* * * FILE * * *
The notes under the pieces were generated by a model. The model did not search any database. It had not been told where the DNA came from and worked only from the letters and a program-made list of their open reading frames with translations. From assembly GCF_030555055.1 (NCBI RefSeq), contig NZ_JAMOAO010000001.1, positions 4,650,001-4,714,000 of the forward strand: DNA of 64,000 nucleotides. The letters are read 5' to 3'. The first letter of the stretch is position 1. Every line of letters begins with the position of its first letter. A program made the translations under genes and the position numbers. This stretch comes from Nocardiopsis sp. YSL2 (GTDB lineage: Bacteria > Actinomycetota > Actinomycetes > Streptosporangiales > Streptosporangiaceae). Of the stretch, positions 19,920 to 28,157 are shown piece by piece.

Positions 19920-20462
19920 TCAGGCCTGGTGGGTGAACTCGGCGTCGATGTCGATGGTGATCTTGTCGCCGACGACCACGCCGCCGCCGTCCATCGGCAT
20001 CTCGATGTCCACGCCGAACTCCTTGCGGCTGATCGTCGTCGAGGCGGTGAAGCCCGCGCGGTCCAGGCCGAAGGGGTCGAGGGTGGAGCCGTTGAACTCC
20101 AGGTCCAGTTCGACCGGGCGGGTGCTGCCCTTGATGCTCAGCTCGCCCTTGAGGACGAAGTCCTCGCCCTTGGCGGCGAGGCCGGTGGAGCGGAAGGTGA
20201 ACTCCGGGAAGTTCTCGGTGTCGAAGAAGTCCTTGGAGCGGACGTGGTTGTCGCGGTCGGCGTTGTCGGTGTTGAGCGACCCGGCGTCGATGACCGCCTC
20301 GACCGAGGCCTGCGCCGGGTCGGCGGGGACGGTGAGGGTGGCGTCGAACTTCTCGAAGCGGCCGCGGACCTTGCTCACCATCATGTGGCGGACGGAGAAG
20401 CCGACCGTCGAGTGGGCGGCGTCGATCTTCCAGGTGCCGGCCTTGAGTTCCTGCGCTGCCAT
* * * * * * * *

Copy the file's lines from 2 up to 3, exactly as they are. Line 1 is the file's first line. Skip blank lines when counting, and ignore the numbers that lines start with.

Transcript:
Positions 19920-20462
19920 TCAGGCCTGGTGGGTGAACTCGGCGTCGATGTCGATGGTGATCTTGTCGCCGACGACCACGCCGCCGCCGTCCATCGGCAT